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Posted by on February 16, 2016 in illustration, Writing

 

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Writing Non-fiction: Volcanoes

I was so excited when I first saw the colour proofs of my new book Volcanoes. The book is published by HarperCollins and is a school book aimed at children aged 8 and 9 years. I’d written instructions for photos and diagrams but the result on the page was visually far more beautiful than I could have ever had imagined:

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Team Effort

That’s what I love about writing books – the culmination of lots of people’s creativity comes together to make an end product far better than the sum of its parts. So many people are an integral part of the process, my agent (Lindsey Fraser), my editor (Leilani Sparrow), the illustrator (Ann Paganuzzi) and people like my brother-in-law (Greg Holland) who checked over the science and my parents, who helped spell check my first drafts.

The Process

I learnt loads during the process of writing Volcanoes. I wanted to share a bit of that with you, in case you’re interested in writing non-fiction for children. I’ve broken non-fiction writing down into five stages:

  • Pitching
  • Planning
  • Writing
  • Editing
  • Graphics

I’ll try to share as much of the process with you as I can.

Stage 1: Pitching

My agent Lindsey Fraser got in touch with a few of her writers to say HarperCollins were looking for someone to write a book on volcanoes. It included details about what was required:

  • word length (2800 – 3000 words)
  • number of pages (48)
  • age aimed at (8-9 years)

Was this something I would be interested in?

YES WOULD I EVER!?

Was the answer.

Except I wrote my answer in a more expanded form via email. If you get a chance to pitch for something you want to try to demonstrate why you might be the perfect person for the job. I wanted to show a mixture of experience, passion and background knowledge. Here’s what I put:

Hi Lindsey,

This sounds brilliant – I’d love to pitch to write ‘Volcanoes‘. I’d need a clear brief and samples of the style they’re looking for but assuming this would follow? In terms of timing this is perfect – I’ve got weekend events and book festivals in October but could write during the week on this. Here are a few points I think are in my favour:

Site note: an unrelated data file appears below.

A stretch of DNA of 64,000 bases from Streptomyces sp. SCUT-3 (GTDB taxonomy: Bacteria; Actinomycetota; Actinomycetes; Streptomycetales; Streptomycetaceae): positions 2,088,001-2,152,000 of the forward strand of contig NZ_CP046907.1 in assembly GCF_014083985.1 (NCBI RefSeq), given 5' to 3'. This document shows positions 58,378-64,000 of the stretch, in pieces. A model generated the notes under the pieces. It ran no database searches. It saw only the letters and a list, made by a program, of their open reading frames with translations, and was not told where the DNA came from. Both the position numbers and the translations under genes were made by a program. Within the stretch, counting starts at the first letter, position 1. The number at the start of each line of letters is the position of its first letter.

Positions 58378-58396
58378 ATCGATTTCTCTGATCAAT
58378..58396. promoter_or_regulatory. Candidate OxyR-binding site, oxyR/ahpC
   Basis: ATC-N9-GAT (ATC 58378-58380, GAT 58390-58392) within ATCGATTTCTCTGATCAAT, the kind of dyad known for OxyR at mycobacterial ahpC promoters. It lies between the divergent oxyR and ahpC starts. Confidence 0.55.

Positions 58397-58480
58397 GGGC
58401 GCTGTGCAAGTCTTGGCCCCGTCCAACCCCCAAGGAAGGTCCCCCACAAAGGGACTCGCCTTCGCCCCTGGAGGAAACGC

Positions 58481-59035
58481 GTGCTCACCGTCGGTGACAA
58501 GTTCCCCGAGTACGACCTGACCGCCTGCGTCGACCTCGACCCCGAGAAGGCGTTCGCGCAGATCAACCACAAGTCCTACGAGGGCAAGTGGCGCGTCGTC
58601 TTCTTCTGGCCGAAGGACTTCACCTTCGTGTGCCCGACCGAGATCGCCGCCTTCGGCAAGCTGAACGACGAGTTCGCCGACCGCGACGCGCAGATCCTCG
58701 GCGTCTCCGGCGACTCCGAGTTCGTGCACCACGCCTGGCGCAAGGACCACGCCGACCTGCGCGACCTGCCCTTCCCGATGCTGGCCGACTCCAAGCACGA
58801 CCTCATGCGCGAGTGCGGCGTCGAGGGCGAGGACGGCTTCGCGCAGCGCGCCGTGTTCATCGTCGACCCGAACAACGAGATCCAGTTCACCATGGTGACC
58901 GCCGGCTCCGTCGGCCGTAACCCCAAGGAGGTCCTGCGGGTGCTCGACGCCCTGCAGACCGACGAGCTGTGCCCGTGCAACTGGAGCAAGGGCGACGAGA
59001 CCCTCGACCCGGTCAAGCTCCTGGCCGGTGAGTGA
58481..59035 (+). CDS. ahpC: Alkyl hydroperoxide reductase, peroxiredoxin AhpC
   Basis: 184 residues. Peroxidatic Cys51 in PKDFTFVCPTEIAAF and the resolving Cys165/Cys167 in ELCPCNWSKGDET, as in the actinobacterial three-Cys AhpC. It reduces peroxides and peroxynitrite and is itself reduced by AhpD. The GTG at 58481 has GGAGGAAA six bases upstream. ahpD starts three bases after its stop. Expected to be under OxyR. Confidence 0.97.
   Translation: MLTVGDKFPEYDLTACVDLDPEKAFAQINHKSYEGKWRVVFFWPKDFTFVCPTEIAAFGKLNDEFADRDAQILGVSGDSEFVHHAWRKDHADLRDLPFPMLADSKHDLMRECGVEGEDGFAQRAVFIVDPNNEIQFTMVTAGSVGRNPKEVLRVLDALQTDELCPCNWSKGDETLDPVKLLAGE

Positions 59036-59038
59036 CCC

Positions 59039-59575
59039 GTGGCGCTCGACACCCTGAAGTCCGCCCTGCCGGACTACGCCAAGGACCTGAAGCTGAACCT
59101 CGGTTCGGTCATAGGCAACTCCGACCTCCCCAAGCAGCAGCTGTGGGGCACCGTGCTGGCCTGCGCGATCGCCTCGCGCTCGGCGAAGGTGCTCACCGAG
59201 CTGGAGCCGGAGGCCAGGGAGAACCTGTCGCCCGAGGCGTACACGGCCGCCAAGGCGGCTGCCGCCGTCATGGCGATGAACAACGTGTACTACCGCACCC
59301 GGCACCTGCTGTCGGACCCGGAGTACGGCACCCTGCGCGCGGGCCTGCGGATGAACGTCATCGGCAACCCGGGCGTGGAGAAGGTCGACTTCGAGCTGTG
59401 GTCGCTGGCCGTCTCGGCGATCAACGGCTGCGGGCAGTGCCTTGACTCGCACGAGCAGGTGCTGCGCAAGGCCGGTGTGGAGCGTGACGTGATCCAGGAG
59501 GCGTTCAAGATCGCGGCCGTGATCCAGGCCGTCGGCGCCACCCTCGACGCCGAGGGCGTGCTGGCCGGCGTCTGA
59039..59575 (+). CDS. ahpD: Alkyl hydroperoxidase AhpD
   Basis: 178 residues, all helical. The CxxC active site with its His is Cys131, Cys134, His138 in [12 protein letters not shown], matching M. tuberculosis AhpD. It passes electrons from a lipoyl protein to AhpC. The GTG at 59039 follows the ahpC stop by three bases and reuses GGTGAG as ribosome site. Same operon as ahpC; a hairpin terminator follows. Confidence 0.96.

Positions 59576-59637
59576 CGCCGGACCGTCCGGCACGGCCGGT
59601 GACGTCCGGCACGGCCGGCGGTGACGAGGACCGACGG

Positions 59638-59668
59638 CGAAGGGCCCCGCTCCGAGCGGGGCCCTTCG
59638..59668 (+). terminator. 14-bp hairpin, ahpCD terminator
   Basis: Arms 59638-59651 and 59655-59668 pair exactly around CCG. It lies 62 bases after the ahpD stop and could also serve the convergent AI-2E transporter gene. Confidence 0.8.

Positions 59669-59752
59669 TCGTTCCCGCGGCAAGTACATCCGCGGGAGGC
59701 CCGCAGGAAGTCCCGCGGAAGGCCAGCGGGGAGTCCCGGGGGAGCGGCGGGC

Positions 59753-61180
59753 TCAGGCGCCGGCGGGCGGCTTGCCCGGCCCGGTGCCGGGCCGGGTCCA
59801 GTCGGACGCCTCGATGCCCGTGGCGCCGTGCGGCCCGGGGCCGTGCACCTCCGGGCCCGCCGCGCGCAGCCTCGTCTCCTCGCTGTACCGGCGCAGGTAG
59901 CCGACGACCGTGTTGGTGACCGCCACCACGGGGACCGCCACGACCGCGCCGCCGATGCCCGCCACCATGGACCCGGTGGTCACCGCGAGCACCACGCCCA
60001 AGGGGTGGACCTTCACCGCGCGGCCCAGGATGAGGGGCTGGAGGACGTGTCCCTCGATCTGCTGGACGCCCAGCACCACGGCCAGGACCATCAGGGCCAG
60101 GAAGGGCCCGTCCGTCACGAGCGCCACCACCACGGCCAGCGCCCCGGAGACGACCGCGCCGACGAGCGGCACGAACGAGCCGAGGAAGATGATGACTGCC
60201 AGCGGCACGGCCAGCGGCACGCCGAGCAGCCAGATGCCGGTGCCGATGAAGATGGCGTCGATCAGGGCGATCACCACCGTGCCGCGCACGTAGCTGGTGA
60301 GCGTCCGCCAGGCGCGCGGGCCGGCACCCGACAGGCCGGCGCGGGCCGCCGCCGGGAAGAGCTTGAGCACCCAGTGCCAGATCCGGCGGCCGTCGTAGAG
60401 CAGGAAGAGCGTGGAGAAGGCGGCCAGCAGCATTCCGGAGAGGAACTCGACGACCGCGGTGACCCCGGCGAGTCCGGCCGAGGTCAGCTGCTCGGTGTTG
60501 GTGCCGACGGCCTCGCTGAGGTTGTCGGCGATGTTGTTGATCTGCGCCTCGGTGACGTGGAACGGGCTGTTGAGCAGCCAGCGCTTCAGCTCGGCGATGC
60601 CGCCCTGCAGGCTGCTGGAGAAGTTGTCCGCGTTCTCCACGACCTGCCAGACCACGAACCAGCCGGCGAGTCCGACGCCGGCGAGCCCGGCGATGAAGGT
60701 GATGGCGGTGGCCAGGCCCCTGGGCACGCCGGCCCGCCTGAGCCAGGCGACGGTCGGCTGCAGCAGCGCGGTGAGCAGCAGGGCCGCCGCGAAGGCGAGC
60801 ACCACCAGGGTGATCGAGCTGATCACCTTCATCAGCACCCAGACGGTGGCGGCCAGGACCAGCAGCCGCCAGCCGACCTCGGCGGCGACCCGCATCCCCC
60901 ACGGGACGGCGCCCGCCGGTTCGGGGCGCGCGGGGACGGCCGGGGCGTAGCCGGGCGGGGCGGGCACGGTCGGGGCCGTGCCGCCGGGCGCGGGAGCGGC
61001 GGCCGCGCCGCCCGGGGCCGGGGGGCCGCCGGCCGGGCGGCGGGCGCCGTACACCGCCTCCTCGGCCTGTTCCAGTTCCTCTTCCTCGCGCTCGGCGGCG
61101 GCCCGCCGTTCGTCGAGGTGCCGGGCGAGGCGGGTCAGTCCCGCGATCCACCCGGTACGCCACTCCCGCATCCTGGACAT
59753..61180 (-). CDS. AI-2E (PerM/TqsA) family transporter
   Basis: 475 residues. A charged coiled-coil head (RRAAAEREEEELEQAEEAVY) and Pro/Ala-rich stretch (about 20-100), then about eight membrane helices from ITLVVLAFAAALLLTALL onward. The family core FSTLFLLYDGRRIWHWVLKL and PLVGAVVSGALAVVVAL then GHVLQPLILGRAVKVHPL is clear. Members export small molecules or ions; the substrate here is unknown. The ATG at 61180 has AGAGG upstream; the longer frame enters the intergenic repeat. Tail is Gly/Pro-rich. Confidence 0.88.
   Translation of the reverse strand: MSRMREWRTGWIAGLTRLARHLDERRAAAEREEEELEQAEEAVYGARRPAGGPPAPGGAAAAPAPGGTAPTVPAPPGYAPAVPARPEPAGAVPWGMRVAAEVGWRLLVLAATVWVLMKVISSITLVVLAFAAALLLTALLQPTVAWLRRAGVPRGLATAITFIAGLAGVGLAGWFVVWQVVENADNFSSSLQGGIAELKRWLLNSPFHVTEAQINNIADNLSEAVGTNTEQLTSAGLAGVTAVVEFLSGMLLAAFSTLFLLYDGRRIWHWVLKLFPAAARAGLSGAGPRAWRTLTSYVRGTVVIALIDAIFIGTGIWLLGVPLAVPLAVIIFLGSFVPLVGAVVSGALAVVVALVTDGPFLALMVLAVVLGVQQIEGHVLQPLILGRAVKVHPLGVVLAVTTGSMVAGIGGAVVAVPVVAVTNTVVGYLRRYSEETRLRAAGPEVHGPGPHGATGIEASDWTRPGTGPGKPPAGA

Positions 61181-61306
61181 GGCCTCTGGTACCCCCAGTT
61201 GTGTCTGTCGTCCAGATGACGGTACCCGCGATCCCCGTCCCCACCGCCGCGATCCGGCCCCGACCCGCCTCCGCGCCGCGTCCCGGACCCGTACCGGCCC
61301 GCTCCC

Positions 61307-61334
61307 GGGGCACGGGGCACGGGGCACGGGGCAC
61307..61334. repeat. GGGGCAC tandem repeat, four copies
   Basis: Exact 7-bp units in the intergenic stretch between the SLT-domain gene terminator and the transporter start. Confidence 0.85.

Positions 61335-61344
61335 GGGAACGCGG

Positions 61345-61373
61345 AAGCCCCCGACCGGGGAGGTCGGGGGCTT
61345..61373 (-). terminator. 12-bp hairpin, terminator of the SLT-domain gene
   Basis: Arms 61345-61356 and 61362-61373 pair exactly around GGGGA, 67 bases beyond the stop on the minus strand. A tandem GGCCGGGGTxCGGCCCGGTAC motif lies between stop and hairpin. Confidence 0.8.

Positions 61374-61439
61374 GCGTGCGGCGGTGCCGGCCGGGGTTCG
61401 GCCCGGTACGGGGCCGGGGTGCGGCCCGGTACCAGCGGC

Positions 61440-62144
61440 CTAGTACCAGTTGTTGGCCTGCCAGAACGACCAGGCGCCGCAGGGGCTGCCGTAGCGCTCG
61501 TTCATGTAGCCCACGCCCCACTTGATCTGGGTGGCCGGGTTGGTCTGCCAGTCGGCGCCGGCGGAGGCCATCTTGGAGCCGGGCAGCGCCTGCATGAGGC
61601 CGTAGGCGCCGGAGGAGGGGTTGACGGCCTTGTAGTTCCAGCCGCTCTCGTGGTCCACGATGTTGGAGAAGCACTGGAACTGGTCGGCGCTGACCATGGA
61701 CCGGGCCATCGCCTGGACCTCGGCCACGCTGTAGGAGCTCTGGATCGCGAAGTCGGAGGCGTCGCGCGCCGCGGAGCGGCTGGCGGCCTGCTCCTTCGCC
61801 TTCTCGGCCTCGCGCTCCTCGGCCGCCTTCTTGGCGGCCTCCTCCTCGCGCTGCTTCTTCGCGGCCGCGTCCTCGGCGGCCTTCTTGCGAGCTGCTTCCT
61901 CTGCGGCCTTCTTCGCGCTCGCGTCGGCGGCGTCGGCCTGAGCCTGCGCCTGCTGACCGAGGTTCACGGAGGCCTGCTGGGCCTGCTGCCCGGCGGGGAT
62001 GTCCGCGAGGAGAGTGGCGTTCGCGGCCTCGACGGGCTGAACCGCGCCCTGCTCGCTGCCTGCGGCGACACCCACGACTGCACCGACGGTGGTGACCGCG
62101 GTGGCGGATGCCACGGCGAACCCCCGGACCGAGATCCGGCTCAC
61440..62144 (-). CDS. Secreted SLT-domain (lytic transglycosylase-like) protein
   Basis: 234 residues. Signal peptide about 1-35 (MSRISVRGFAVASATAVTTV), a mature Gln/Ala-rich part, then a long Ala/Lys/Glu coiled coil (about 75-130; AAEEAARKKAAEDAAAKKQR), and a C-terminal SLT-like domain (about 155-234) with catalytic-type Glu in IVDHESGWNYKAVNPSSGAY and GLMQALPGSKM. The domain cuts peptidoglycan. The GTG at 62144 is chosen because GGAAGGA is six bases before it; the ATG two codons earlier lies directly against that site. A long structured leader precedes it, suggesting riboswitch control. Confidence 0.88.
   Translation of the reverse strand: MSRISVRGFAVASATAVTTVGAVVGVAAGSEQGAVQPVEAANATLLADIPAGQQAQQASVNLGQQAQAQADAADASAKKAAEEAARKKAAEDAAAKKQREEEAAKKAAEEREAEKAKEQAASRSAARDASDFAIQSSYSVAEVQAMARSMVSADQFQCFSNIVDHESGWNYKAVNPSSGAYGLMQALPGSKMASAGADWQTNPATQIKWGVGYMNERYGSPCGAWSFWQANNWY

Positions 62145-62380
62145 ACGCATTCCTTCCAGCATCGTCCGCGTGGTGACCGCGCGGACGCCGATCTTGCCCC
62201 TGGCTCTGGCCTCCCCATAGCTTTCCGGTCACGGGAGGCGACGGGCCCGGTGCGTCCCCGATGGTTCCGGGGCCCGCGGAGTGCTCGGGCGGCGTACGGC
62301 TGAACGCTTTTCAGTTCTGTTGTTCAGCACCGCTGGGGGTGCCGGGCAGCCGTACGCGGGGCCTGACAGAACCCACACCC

I have relevant background knowledge with a degree in Geophysical Sciences and a Masters in Communicating Science.

During my 2 year post as Education Officer at Our Dynamic Earth Edinburgh I created and presented shows and workshops on Earth Sciences (including volcanoes).

My original educational writing is a best practice case study on Education Scotland: http://www.educationscotland.gov.uk/sharingpractice/p/percythepuffin/introduction.asp

I have written science show workshops for National Museums Scotland, Dynamic Earth Edinburgh, Edinburgh University, Changeoworks, Edinburgh International Science Festival and the Scottish Seabird Centre.

My commercial non fiction writing includes a dinosaur kids club magazine, toilet science posters and developing new ideas for science shows for the BBC and for independent production companies.

I created the series treatment for CBeebies Science Show Nina and the Neurons for an earth science based series ‘Earth Explorers’ – this series was commissioned based on my work and I worked as a screenwriter for four of the episodes.

I wrote an Eco Power Pack for upper primary school children (published by Changeworks).

I most recently wrote a 50 page non fiction book for adults – ‘Tales from Our Wild Park’ for Loch Lomond and The Trossachs National Park. This engaging biodiversity action plan launched in Glasgow Queen Street Station with the Environment Minister in August 2014. The John Muir Trust describe it as the best example of biodiversity writing they have ever seen and are now giving copies to everyone who does the John Muir Award. More about that here: https://auntyemily.wordpress.com/2014/08/12/tales-from-our-wild-park/

I can drop a copy of ‘Tales from Our Wild Park’ in on the way to the Lit Salon later? Around 5? If you like I can show you my sketch book too (:

Also I’m doing a science writing event at Porty Book Fest with Anna Claybourne – she wants to get into TV science writing so I think she’d help me with the pitch for this if I helped her with a TV pitch in the future (assuming she’s not going for this too). See https://auntyemily.wordpress.com/2014/09/29/dundee-literary-festival-2014/

Thanks loads for thinking of me,

Emily

Unfortunately it took me a couple of hours to put this mixture of passion and experience together and by the time I’d done it, the job had gone to someone else. I was gutted. But Lindsey sent my email on to HarperCollins for future reference and that was that.